The next multicentre, double-blind, placebo-controlled trial compared the efficacy and safety of risankizumab in the treatment of moderate to severe plaque psoriasis. In this study, the researchers evaluated the efficacy of risankizumab compared to placebo and ustekinumab. The first phase of the study included 506 patients who were at least 18 years old and had moderate to severe plaque psoriasis. Patients were randomly assigned to receive subcutaneously either 150 mg of risankizumab (n = 304), 45 mg or 90 mg of ustekinumab (n = 100) or placebo (n = 102). In the second phase of the study, 491 patients were assigned to the group receiving subcutaneously either 150 mg of risankizumab (n = 294), 45 mg or 90 mg of ustekinumab (n = 99) or placebo (n = 98). The end point was the proportion of patients achieving a 90% improvement in PASI 90.
In the first phase of the study after 16 weeks in the risankizumab group 229 (75%) of 304 patients achieved a 90% improvement in PASI. In the placebo group, the end-point was reached by 5 out of 100 patients, and in the group treated with ustekinumab 42 patients (42%) out of 100. In the second phase of the study, in the risankizumab 220 (75%) group, 294 patients achieved the PASI 90 endpoint, compared with 47 (48%) out of 98 in the ustekinumab group. Noteworthy is the fact that 109 (36%) patients receiving risankizumab achieved complete regression of symptoms (PASI 100), while in the group using ustekinumab PASI 100 was achieved by 12 patients (12%).
In the second phase of the study, total regression (PASI 100) was achieved in 149 (51%) patients receiving risankizumab, compared to 24 patients (24%) using ustekinumab. At week 52 of the study, in the first phase 249 (82%) of patients receiving risankizumab achieved PASI 90, compared to 44 (44%) receiving ustekinumab. Phase two after 52 weeks of treatment showed the following results – PASI 90 was obtained by 237 (81%) patients using risankizumab and 50 patients (51%) using ustekinumab. Complete regression of symptoms after 52 weeks (PASI 100) was obtained by 171 (56%) patients in the first phase receiving risankizumab, compared to 21% of patients treated with ustekinumab (second phase 60% respectively – risankizumab and 30% – ustekinumab). The safety profile and the frequency of adverse events were similar for risankizumab, ustekinumab and placebo throughout the study and there were no unexpected safety findings [21]. This study showed that risankizumab was significantly more effective in treating plaque psoriasis compared to placebo and ustekinumab, without showing any serious side effects.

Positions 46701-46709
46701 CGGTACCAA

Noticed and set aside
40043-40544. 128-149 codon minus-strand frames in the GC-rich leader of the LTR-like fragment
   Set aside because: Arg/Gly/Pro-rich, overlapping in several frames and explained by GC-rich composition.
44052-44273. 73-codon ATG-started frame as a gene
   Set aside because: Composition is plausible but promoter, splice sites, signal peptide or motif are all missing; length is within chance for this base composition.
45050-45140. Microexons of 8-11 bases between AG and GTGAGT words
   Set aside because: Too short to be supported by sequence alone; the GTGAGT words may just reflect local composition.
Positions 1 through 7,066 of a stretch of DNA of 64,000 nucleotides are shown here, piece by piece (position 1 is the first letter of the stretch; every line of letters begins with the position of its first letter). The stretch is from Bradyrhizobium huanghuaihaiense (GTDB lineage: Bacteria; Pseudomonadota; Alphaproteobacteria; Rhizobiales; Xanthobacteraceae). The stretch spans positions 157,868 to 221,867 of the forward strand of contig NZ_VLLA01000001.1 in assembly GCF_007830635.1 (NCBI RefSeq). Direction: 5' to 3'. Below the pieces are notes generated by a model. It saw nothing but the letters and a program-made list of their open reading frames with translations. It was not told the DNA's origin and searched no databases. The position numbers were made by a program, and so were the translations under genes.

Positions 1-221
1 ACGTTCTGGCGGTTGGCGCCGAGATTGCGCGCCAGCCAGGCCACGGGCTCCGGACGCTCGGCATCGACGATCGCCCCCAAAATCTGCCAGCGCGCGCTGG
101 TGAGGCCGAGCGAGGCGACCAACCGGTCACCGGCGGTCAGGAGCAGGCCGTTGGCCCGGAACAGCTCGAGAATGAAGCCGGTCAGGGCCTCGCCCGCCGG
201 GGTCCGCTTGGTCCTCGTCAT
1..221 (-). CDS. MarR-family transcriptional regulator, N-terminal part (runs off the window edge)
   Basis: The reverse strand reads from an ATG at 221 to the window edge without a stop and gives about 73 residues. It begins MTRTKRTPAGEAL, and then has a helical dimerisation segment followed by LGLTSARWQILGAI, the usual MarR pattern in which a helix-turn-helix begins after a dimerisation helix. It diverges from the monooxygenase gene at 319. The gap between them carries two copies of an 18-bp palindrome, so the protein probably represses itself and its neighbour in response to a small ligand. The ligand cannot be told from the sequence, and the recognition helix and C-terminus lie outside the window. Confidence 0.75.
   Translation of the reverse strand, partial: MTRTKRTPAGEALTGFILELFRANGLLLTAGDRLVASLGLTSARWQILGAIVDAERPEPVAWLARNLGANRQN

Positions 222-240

Visvanathan et al. [22] studied the molecular and histopathological profile of skin lesions in patients with psoriasis who had been treated with risankizumab and ustekinumab. Histological, immunohistochemical and genetic skin sections of 81 patients with moderate to severe psoriasis were analyzed. These patients were involved in two clinical trials with risankizumab and ustekinumab. Studies have shown that as early as the 4th week of treatment with risankizumab (subcutaneously at a dose of 90 or 180 mg), histopathological expression of biomarkers such as K16, Ki67, CD3, lipocalin 2, CD11c, membrane glycoprotein associated with dendritic lysosome, p-defensin 2 and S100A7 was significantly lower. Significant improvement of these molecular parameters was noted in 54% of patients (risankizumab dose 90 mg) and in 69% of patients (dose 180 mg).
In the ustekinumab group, this effect was achieved by 29% of patients. It was also noted that in the 4th week of treatment risankizumab more strongly than ustekinumab decreased the expression of genes related to keratinocytes, epidermal cells and monocytes [22]. The study shows that risankizumab has stronger molecular activity than ustekinumab, which may indicate its higher effectiveness in the treatment of psoriasis.

Risankizumab, Crohn’s disease and psoriatic arthritis – reports from recent studies

Recent clinical reports indicate that risankizumab may be an effective therapeutic option in the treatment of comorbidities with psoriasis, such as psoriatic arthritis and Crohn’s disease.